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grey willowGrey willow

Common name: Grey willow
Botanical name: Salix cinerea
Management category: Advisory

Originally from Europe, West Asia and North Africa. It was introduced to New Zealand as an ornamental species and was recorded as naturalised in 1925.

Why is it a pest?

  • Produces many, widely dispersed, short-lived seeds, grows rapidly and resprouting and suckering habit creates dense thickets.
  • Replaces native species in wetlands and forms vast dense (often pure) stands and thickets.
  • Causes blockages, flooding and structural changes in waterways.

Where is it found?

Stream and lake edges, river systems, wetlands and alluvial plains.

What does it look like?

  • Deciduous shrub or small tree, spreading or thicket forming with suckering roots and smooth bark.
  • Shoots are either grey or greenish-grey and hairy, or reddish-purple and hairless.
  • Buds are reddish, and oval shaped serrated leaves are shiny on top and grey or bluish with dense, soft, grey hairs underneath which are arranged alternately on the stem.
  • Erect, cylindrical catkins are produced from September to October before leaves appear, seed capsules are two-valved and contain many seeds.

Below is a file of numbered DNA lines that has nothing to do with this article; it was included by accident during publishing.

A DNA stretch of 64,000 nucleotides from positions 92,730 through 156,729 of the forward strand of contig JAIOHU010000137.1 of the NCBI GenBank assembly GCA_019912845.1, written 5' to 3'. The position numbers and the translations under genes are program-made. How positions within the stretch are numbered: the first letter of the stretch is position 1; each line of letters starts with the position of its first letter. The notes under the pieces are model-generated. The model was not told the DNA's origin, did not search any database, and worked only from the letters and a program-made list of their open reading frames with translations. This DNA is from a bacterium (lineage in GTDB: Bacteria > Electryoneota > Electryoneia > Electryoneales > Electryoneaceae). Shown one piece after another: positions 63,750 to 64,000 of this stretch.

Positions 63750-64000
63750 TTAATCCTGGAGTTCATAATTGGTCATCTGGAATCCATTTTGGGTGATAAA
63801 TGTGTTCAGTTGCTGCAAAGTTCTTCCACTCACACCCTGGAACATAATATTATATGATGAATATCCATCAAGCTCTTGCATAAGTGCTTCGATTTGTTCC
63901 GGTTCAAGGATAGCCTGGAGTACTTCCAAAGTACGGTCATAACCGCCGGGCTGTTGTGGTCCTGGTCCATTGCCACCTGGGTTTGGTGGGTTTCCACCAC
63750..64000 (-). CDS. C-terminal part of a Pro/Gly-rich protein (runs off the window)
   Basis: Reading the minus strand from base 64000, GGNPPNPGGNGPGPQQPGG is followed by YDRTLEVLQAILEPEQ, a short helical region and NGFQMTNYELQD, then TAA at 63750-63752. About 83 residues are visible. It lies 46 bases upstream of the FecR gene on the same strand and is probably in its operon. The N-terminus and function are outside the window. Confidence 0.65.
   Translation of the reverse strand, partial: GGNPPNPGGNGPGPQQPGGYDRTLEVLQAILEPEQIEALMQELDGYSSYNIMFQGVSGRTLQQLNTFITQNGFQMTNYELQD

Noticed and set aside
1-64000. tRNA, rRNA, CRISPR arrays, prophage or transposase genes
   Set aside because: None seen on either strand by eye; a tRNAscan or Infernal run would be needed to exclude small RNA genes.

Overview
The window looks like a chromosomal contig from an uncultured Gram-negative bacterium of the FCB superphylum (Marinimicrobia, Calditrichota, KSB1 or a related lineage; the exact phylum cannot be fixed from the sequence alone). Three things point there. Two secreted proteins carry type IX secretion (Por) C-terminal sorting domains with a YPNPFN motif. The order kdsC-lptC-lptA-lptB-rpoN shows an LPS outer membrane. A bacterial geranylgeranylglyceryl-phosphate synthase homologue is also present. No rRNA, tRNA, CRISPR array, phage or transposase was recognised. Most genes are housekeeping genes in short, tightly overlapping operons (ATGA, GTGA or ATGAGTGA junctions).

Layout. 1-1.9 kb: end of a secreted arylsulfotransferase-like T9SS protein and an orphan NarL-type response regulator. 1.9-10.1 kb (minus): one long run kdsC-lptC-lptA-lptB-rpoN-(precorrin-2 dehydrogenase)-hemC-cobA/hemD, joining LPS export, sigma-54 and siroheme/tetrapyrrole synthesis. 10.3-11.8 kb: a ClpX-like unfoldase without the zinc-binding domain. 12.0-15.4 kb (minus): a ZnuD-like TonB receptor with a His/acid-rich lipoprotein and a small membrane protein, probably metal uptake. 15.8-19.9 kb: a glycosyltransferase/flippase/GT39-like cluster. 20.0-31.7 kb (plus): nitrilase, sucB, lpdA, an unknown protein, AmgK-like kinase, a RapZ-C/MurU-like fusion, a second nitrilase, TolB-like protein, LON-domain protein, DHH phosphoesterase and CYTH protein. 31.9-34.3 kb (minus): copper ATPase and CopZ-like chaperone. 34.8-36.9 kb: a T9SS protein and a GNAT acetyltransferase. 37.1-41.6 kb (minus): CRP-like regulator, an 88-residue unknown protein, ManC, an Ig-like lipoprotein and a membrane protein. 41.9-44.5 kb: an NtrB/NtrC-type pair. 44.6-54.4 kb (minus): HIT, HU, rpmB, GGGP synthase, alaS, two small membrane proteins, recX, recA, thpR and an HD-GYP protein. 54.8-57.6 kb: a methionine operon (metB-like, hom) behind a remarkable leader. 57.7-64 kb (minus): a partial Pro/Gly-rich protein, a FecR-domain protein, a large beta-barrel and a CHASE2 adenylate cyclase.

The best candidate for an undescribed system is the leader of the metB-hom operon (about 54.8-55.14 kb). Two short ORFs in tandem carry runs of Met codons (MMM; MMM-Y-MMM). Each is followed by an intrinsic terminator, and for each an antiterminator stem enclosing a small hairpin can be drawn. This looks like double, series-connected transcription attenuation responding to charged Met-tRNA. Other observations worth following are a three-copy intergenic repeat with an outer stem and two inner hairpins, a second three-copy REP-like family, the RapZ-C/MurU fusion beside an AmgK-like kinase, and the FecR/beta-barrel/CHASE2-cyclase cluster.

What are the rules?


Council does not enforce the control of advisory species. It is landowner/ occupier responsibility to manage these pests. Council may provide advice on how to manage or control advisory species if required.

How do you get rid of it?

  • Cut and Paste (summer to autumn) – Glyphosate (spray stump) or Picloram gel (paste stump).
  • Drill and fill (summer to autumn) – Glyphosate or Metsulfuron.
  • Frilling (summer to autumn) – Glyphosate or Metsulfuron.
  • Spray (all year) – Glyphosate or Metsulfuron.


CAUTION: When using any herbicide or pesticide, PLEASE READ THE LABEL THOROUGHLY to ensure that all instructions and directions for the purchase, use and storage of the product, are followed and adhered to.

Read more on pest control advice, information and regulations.